Interchange Agreements

Post Category: Jet Talk

Your airplane is down for unscheduled maintenance, and the boss needs to fly tomorrow.  Your friends at the flight department across the ramp fly virtually identical equipment, and their schedule is clear.  Why not just have them fly the boss tomorrow, and you will owe them the favor?  If no money changes hands, there shouldn’t be any legal problems, right?

With a little pre-planning, there won’t be any legal problems with trading time with another flight department, but it would be difficult to get everything done the day before a trip.

FAA Issues in an Interchange Agreement

First, the FAA issues.  14 C.F.R. § 91.501(c)(2) defines an interchange agreement as “an arrangement whereby a person leases his airplane to another person in exchange for equal time, when needed, on the other person’s airplane, and no charge, assessment or fee is made, except that a charge may be made not to exceed the difference between the cost of owning, operating and maintaining the two airplanes.”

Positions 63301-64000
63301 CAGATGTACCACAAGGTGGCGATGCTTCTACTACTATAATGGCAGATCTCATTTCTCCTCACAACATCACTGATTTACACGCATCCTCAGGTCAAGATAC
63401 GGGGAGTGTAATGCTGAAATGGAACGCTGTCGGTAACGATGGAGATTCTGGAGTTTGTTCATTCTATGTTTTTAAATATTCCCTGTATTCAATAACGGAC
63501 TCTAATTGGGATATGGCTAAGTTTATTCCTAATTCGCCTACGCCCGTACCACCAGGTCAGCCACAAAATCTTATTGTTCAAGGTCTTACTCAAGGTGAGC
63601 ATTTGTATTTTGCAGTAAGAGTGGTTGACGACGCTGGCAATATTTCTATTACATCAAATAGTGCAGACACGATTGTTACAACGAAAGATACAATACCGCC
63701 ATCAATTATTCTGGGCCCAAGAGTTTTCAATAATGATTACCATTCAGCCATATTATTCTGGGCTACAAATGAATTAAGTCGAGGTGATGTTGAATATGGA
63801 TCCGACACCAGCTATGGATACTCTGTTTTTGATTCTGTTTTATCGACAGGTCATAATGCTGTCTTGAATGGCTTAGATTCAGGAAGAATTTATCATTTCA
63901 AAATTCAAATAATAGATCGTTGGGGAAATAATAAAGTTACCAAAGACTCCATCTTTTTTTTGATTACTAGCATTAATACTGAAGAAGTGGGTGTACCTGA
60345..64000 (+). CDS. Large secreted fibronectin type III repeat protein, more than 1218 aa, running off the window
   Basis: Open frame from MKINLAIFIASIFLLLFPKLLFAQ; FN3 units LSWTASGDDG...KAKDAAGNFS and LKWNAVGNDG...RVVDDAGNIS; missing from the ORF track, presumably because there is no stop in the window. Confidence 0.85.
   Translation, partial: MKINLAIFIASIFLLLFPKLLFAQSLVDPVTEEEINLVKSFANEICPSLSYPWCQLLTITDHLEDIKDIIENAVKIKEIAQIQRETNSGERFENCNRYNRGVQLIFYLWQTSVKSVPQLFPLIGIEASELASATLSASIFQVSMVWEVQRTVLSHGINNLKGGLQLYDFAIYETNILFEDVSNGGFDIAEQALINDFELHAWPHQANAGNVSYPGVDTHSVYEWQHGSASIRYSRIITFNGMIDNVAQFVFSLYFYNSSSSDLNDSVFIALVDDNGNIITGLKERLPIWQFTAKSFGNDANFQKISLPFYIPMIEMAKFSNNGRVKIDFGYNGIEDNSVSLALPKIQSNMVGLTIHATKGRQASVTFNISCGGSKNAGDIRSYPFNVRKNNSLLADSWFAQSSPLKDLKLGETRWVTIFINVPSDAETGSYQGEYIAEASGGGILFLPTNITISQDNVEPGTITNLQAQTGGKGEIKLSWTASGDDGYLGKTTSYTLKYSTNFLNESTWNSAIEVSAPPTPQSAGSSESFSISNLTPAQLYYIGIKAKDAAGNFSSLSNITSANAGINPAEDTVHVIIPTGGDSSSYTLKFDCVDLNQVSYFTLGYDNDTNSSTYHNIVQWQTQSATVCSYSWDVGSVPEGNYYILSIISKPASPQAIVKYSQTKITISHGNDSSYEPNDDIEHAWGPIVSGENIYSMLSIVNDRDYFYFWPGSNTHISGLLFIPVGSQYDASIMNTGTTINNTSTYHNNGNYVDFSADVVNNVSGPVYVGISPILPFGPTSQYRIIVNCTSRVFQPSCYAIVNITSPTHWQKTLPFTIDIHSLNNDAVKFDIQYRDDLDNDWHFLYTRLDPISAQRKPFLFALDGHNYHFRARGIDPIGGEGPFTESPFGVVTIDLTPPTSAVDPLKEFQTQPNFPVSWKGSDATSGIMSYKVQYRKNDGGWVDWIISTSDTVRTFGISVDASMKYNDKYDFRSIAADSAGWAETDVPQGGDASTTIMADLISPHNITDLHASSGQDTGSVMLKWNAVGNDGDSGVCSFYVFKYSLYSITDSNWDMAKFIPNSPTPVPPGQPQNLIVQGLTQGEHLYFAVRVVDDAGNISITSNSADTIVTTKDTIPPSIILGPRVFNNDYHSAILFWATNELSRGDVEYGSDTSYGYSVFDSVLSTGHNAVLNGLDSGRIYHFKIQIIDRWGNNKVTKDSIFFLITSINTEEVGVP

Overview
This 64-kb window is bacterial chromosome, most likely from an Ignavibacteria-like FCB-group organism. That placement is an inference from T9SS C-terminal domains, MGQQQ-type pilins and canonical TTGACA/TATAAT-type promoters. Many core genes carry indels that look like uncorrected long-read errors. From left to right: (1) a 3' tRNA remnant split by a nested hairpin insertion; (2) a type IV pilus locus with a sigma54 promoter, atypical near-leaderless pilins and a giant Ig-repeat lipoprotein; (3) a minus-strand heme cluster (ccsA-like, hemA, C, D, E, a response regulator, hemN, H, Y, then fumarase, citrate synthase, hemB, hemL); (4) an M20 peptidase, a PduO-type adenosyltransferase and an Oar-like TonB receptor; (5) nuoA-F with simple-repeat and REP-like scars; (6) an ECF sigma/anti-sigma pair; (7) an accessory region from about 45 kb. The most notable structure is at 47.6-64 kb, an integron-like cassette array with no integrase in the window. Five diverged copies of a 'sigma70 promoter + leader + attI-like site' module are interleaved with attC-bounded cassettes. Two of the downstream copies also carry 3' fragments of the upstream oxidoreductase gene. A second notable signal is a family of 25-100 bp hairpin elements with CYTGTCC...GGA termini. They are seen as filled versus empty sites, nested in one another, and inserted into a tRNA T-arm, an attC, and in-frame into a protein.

If the other flight department is going to fly their aircraft for your company, then they are providing you with a “wet lease,” and you will be wet leasing your aircraft when you return the favor.  14 C.F.R.  § 119.3 defines “wet lease” as “any leasing arrangement whereby a person agrees to provide an entire aircraft and at least one crewmember.  A wet lease does not include a code-sharing agreement.”

It is important to understand this definition because it clears up several misconceptions that are common in the industry.  A “wet lease” has nothing to do with whether fuel is provided as part of the agreement.  This rule also shoots down the common belief that it is ok to provide the co-pilot with the plane and state that the lessee has operational control because they provided the PIC.

The Issues with Splitting a Crew